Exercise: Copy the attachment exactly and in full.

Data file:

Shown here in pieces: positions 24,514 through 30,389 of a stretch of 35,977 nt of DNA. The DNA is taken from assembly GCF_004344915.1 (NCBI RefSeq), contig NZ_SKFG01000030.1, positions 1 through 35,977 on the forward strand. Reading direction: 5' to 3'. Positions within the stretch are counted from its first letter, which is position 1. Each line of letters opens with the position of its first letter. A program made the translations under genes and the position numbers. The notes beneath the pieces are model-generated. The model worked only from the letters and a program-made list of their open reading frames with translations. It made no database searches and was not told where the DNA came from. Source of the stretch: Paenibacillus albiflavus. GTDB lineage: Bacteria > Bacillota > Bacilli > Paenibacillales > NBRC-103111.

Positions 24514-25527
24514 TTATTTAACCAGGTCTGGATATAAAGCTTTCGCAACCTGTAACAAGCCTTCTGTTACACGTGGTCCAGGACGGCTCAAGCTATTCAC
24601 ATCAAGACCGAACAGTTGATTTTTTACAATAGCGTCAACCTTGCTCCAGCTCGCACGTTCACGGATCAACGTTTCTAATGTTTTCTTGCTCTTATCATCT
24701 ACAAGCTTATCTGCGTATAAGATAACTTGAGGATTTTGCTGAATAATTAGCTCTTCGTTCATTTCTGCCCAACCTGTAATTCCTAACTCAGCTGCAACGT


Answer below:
Shown here in pieces: positions 24,514 through 30,389 of a stretch of 35,977 nt of DNA. The DNA is taken from assembly GCF_004344915.1 (NCBI RefSeq), contig NZ_SKFG01000030.1, positions 1 through 35,977 on the forward strand. Reading direction: 5' to 3'. Positions within the stretch are counted from its first letter, which is position 1. Each line of letters opens with the position of its first letter. A program made the translations under genes and the position numbers. The notes beneath the pieces are model-generated. The model worked only from the letters and a program-made list of their open reading frames with translations. It made no database searches and was not told where the DNA came from. Source of the stretch: Paenibacillus albiflavus. GTDB lineage: Bacteria > Bacillota > Bacilli > Paenibacillales > NBRC-103111.

Positions 24514-25527
24514 TTATTTAACCAGGTCTGGATATAAAGCTTTCGCAACCTGTAACAAGCCTTCTGTTACACGTGGTCCAGGACGGCTCAAGCTATTCAC
24601 ATCAAGACCGAACAGTTGATTTTTTACAATAGCGTCAACCTTGCTCCAGCTCGCACGTTCACGGATCAACGTTTCTAATGTTTTCTTGCTCTTATCATCT
24701 ACAAGCTTATCTGCGTATAAGATAACTTGAGGATTTTGCTGAATAATTAGCTCTTCGTTCATTTCTGCCCAACCTGTAATTCCTAACTCAGCTGCAACGT